Editor’s Note: This is the third in a three-part series about CIFOR’s work on peatlands in Peru. Read part 1 here and part 2 here.
As Rupesh Bhomia plunges a hollow tube into a swampy spot near the base of several tall palm trees, the mucky water creeps up toward his knees. “I have a sinking feeling!” he said, adding with a laugh: “But here, that’s a good thing.”
Bhomia, a research fellow at the Center for International Forestry Research (CIFOR), is standing — or sinking — in peat, an accumulation of decomposed leaves, twigs and other plant material that have settled to the bottom of a palm swamp in Peru’s northeastern Amazonian region.
Peru’s tropical forests hold large amounts of carbon — but in such peatlands as this one, twice as much carbon could be stored in the flooded soil as in the trees above, Bhomia said. Because Peru has no comprehensive studies of its wetlands, however, no one knows how extensive the peatlands are or how much carbon they store, according to CIFOR scientist Kristell Hergoualc’h.
As a result, when a swamp is drained for logging, agriculture or development, the amount of carbon dioxide emitted — calculated based on the trees that are cut — could be underestimated, because it does not include the emissions from peat.
This may affect both the greenhouse gas emission reports that Peru must file with international agencies as well as the compensation it could receive for REDD+ (Reducing Emissions from Deforestation and forest Degradation) implementation, Hergoualc’h said. The work she is doing with Bhomia and other researchers as part of the Sustainable Wetlands Adaptation and Mitigation Program (SWAMP) — a collaboration involving CIFOR, the U.S. Forest Service and the Peruvian Amazon Research Institute (Instituto de Investigaciones de la Amazonía Peruana, or IIAP) — aims to fill this information gap.
Measuring carbon underground
Accurate measurements require measuring carbon in the aboveground vegetation, the dead leaf litter and wood on the ground, and the peat layer under the water in the swamp, Bhomia said.
So, in a swamp at the edge of Lake Quistococha, on the outskirts of Iquitos, he and his colleagues have marked six circular plots along a 250-meter measuring tape stretched at ground level through the trees.
Although the distance is not great, walking from plot to plot is slow. The researchers can’t tell by looking at the murky water if the footing is solid or if they’ll sink calf-deep. As they advance along the transect, there’s an occasional loud sucking sound as someone wrests a boot free of the muck.
Bhomia stops in an area he has mapped for peat sampling. He twists a hollow tube into the ground, pulling it out to reveal a meter-long column of dark soil. He cuts samples from different parts of the column, storing them in labeled metal tins.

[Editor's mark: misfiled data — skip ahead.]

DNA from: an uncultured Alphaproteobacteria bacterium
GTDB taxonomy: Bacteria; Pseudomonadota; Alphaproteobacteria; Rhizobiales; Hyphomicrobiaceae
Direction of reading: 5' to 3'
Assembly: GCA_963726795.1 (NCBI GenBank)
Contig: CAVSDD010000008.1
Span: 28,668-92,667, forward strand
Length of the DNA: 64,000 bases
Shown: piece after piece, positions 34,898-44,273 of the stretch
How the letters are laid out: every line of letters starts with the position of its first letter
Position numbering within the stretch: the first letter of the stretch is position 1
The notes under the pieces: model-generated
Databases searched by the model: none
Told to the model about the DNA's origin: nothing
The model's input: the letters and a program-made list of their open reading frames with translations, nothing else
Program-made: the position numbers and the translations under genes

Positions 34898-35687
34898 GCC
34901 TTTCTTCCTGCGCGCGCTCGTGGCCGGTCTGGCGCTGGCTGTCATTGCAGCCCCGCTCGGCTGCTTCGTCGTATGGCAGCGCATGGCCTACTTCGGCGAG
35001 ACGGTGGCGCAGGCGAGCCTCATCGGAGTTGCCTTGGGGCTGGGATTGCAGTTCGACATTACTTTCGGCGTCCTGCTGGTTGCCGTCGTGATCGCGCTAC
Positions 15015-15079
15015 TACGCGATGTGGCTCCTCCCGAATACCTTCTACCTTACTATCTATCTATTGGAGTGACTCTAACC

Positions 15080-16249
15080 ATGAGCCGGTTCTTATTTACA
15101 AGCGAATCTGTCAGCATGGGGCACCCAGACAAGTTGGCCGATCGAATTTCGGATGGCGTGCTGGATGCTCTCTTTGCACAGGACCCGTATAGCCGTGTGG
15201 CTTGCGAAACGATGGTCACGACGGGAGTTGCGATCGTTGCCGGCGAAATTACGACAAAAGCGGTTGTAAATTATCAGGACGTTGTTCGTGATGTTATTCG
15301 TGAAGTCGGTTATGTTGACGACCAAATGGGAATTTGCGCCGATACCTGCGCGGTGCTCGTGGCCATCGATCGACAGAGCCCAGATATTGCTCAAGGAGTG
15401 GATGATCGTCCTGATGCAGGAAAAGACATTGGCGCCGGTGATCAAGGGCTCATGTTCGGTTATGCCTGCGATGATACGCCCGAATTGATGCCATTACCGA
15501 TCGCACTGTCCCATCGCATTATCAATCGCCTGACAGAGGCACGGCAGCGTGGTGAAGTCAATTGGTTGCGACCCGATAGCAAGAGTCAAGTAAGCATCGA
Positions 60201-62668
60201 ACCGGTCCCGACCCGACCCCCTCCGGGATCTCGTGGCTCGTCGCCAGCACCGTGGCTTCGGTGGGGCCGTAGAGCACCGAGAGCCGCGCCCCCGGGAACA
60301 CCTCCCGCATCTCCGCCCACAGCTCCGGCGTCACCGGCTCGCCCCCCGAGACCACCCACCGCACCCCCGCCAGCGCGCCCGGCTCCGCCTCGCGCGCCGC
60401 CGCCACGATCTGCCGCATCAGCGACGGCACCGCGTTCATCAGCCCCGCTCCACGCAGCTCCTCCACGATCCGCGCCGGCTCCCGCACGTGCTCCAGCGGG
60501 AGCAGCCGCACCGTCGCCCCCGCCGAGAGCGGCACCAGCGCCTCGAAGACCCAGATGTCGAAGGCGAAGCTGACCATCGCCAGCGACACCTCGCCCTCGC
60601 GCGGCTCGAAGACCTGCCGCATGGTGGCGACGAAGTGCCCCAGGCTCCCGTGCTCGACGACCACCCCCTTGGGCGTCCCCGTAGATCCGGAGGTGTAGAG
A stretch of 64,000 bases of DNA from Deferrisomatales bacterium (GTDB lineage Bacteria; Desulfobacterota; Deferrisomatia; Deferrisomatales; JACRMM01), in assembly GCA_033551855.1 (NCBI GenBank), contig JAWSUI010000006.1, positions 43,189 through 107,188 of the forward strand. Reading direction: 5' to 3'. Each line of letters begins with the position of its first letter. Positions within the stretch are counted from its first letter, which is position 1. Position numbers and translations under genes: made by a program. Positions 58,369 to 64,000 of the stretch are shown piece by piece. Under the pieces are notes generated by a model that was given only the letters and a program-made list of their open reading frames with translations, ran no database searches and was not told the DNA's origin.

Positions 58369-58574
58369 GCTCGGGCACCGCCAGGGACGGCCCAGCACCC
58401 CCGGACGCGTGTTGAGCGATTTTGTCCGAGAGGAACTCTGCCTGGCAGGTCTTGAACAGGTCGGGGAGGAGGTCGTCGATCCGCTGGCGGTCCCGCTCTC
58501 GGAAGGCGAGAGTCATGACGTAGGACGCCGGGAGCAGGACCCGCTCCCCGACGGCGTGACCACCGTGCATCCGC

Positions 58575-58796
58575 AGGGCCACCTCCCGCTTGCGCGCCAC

We need to improve the accuracy of the inventory of tropical peatlands in order to determine the magnitude of the carbon pool and estimate the scale of peat-related greenhouse gas emissions resulting from degradation and land-use change
Back in the laboratory, he will dry the samples and analyze them to measure the amount of carbon in each. Mapping the depth of the peat layer and analyzing samples taken from various places in several dozen peatlands will help scientists more accurately calculate carbon stocks in peatlands throughout the Amazon, he said.
Nearby, CIFOR doctoral student fellow Jeffrey Van Lent is assembling an infrared monitor that will measure the soil’s carbon dioxide emissions. The ecosystem naturally “breathes,” absorbing carbon and releasing carbon dioxide, he said. Measuring that exchange, or flux of greenhouse gas in undisturbed peatlands as well as in degraded swamps will help scientists determine the impact of land-use change — such as drainage of peatlands for agriculture or development — on greenhouse gas emissions.
Monitoring crucial for policy
In the next plot along the transect, university students from Iquitos are counting the trees and noting the species. They use a measuring tape to record the diameter at chest height and a clinometer, a hand-held device to measure the canopy height. With those data, they can calculate the biomass in the swamp and the amount of carbon stored in the vegetation.
The SWAMP researchers are also testing a new method that may enable scientists to develop accurate models for estimating biomass in tropical forests more easily. Using a system called terrestrial LiDAR, which combines laser and radar technology, the scientists can create three-dimensional images of the forest for more precise calculations of carbon stocks.
“We need to improve the accuracy of the inventory of tropical peatlands in order to determine the magnitude of the carbon pool and estimate the scale of peat-related greenhouse gas emissions resulting from degradation and land-use change,” Hergoualc’h said. “That information is essential for supporting greenhouse gas emission reduction policies.”
For more information on the topics discussed in this article, please contact Kristell Hergoualc’h at firstname.lastname@example.org.
CIFOR’s research on forests and nutrition is part of the CGIAR Program on Forests, Trees and Agroforestry. The SWAMP project is supported by funding from the U.S. Agency for International Development (USAID).
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